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What's in a Name?: Origins of Station Names on the London Underground Paperback – 14 Dec 2014


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What's in a Name?: Origins of Station Names on the London Underground + Do Not Alight Here: Walking London's Lost Underground and Railway Stations
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Product details

  • Paperback: 84 pages
  • Publisher: Capital Transport Publishing; 4th Revised edition edition (14 Dec 2014)
  • Language: English
  • ISBN-10: 1854142410
  • ISBN-13: 978-1854142412
  • Product Dimensions: 11.1 x 0.7 x 17.2 cm
  • Average Customer Review: 4.5 out of 5 stars  See all reviews (34 customer reviews)
  • Amazon Bestsellers Rank: 5,948 in Books (See Top 100 in Books)

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Good: A copy that has been read, but remains in clean condition. All pages are intact, and the cover is intact (including dust cover, if applicable). The spine may show signs of wear. Pages can include limited notes and highlighting, and the copy can include "From the library of" labels.Some of our books may have slightly worn corners, and minor creases to the covers. Please note the cover may sometimes be different to the one shown.

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Customer Reviews

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Most Helpful Customer Reviews

38 of 39 people found the following review helpful By K. Maroukian on 8 Jan 2007
Format: Paperback
Cyril M. Harris has seriously researched the history of most London tube stations and has included a lot of photos from the 1910s and onwards, which makes it a lot more interesting. There is no historical information on London tube ghost stations but the list present in this book makes it one of a kind.

One day I took the book with me on the tube and I read the paragraphs devoted to each of the stations my train crossed one by one. It was like living history all over again. Try it! It might break the routine.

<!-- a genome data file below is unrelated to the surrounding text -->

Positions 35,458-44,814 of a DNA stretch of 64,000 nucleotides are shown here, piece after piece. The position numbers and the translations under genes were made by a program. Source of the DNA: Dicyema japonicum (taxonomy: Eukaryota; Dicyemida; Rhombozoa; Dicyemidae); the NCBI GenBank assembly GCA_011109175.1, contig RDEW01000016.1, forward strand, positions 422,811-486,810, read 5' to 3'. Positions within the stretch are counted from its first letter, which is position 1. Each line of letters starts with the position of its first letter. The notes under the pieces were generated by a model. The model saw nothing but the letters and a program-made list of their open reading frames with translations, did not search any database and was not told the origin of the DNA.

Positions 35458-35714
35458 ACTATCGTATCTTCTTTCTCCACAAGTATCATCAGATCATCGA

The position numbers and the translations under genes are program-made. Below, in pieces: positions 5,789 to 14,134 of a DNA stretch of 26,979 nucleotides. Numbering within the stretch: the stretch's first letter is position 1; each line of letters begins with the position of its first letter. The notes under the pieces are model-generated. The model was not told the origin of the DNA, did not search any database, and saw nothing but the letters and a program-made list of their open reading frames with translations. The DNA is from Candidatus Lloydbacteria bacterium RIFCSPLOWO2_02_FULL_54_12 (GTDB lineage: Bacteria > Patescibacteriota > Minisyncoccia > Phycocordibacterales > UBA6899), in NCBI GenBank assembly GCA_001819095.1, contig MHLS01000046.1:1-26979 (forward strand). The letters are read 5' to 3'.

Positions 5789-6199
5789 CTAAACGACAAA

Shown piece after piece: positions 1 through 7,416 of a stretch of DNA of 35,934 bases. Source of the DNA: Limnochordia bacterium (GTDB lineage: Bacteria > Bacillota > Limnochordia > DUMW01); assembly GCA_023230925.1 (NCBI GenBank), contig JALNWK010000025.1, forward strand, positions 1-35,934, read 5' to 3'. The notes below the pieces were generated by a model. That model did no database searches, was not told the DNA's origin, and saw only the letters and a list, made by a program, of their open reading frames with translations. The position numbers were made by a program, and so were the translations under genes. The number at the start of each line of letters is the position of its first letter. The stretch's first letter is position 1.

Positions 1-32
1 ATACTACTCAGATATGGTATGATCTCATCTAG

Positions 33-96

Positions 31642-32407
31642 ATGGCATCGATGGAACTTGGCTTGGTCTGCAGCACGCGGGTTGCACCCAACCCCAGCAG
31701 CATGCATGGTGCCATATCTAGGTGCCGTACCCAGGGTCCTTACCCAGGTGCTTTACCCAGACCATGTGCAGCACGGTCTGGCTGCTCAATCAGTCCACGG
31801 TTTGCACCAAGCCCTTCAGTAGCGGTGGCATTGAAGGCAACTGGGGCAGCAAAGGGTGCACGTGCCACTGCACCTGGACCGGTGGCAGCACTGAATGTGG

I would highly recommend Harris's book to anyone interested in the history of the London Underground network and for those interested in a bit of London sightseeing in the 1910s-1950s.
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87 of 94 people found the following review helpful By Amazon Customer HALL OF FAMETOP 1000 REVIEWER on 12 Feb 2005
Format: Paperback Verified Purchase
At 84 pages and of small size ( 4 3/8" x 7"), this paperback will easily slide into your backpack on your next trip to London.
WHAT'S IN A NAME alphabetically lists roughly 270 stations - I counted twice, with a different result each time - of the Underground, and another 34 of the Docklands Light Rail system. The name's origin, the year the station opened, and the name changes that have since occurred are described for each. A typical entry:
"DEBDEN takes its name from a natural location of the area and is recorded as Deppendana in the Domesday Book. It is derived from the Old English DEP, 'deep' and DEN, 'valley' - which means simply 'the deep valley'. It was recorded as Depeden in 1227. The station was opened by the Great Eastern Railway as Chigwell Road on 24 April 1865, and re-named Chigwell Lane on 1 December 1865. It was again renamed as Debden on 25 September 1949 when first used by Underground trains."
The book is liberally sprinkled with black and white photos of the stations or their immediate environs. Most date from the early 20th century, and none are later than, say, 1955.
Surprisingly, the book includes no overall schematic of the Underground system - not even on the back of the back cover, where it usually makes an appearance.
WHAT'S IN A NAME is for Tube obsessives, or for those whose hobby is the derivation of English place names. Anyone else may find it as interesting reading as a dictionary. Despite my love for London and its Underground, I'm ambivalent.